In our Western culture, it seems that being comfortable is of utmost importance to us. Just watch TV commercials. Many of them are working to convince us that we need some kind of product in order to make our lives a bit more “comfortable” or “easy.”
This is particularly true when it comes to commercials about technology. I find the new Samsung Galaxy commercial especially interesting. The bottom line of the commercial is that Samsung’s tablet can do what no one else’s can. Need to do two things at once? Samsung makes it happen. Need more pixels? Samsung has it! Need better apps? Samsung has them. Apparently, Samsung makes life much easier and enjoyable.
Now, I’m not against Samsung or any technology for that matter. I enjoy technology and use it daily if not hourly. I’m glad for what it provides and the many ways it makes it easier to be productive.
And I’m also not against comfort per se. I enjoy and am thankful for the conveniences that I have. However, I do think that we need to be careful not to make personal ease our chief end. I realize this can be somewhat difficult for us as our culture does a pretty good job of discipling us in pursuing that which brings the most comfort.
We are seeing more and more people today who are moving to churches “where they feel more comfortable.” When did comfort become such a high value in ministry and church life? Was it when we left the path of biblical Christianity? The gospel is too radical and the needs of the world too urgent for us to ever be comfortable! But many Christians today have come to think that a major goal of the church is to entertain people and supply them with services that they want, such as a good youth program or music program. In such an environment, we are going to see people moving to churches where they are comfortable. The result will be that churches are going to miss out on some vital sources of enrichment through discomfort. They will become unhealthy by missing out on biblical wholeness. Biblical churches always are uncomfortable places because they are always looking for biblical wholeness.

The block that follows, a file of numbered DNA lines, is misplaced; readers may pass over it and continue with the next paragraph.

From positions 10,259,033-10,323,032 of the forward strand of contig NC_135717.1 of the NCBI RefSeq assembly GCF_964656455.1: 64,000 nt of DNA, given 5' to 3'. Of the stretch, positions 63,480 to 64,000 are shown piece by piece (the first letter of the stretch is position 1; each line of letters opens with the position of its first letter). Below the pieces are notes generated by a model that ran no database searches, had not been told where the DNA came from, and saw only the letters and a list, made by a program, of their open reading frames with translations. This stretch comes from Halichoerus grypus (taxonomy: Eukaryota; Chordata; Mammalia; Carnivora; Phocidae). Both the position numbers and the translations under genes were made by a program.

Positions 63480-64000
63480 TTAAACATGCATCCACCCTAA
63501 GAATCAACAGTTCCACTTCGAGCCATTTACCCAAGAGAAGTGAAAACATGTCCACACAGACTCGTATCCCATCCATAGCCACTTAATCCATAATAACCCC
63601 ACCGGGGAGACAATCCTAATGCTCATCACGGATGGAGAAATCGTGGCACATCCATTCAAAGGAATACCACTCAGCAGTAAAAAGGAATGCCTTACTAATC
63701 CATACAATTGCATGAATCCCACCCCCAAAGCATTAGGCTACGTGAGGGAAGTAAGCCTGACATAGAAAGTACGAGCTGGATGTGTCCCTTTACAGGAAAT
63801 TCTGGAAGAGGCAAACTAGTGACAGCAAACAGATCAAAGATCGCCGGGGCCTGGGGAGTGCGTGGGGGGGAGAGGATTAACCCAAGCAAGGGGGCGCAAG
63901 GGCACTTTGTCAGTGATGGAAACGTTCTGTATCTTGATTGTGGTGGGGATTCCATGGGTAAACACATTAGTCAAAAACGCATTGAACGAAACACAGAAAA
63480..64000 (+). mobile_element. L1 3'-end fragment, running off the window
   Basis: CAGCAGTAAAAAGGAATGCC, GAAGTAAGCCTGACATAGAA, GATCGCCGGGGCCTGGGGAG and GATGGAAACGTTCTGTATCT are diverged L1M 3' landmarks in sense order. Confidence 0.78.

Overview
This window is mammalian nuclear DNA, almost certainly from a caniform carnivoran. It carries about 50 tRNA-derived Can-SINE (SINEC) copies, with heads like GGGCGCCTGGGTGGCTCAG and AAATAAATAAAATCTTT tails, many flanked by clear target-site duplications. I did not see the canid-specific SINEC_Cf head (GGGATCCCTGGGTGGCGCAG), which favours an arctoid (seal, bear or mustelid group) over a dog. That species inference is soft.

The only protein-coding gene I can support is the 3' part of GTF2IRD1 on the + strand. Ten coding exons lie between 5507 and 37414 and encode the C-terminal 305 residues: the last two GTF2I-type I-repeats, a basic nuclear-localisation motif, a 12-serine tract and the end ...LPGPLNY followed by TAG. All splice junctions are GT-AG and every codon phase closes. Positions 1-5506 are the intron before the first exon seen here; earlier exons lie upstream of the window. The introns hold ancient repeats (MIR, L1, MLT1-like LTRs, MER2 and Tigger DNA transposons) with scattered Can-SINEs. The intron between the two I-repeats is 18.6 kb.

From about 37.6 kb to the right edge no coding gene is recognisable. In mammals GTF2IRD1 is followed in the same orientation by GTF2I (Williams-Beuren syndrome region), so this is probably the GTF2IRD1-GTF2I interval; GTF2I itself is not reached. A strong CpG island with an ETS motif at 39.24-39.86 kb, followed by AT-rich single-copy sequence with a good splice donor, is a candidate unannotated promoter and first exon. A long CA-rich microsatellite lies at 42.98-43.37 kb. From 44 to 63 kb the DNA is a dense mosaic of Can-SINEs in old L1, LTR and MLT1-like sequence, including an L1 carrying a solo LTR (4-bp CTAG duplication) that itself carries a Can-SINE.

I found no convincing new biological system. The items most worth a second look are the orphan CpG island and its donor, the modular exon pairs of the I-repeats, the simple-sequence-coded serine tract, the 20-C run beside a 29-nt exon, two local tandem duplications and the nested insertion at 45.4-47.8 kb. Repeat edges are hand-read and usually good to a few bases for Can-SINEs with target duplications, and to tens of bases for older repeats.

No doubt these are some fairly stern words. In reading them it might help to know that Fernando has a different ministry context than those of us in the West. Fernando has worked with Youth for Christ in Sri Lanka for over 35 years and as a result, has witnessed and experienced much discomfort during his ministry.
Sacrifice is a key component in the Christian life. It is the way of the cross. Following Christ and staying committed to one another in a local church is not always comfortable or easy. At times it can be quite a struggle.
But according to Fernando, if we are going to develop “Biblical wholeness,” which I will have to say leads to ultimate joy, then the sacrifice of personal comfort will have to be part of the journey.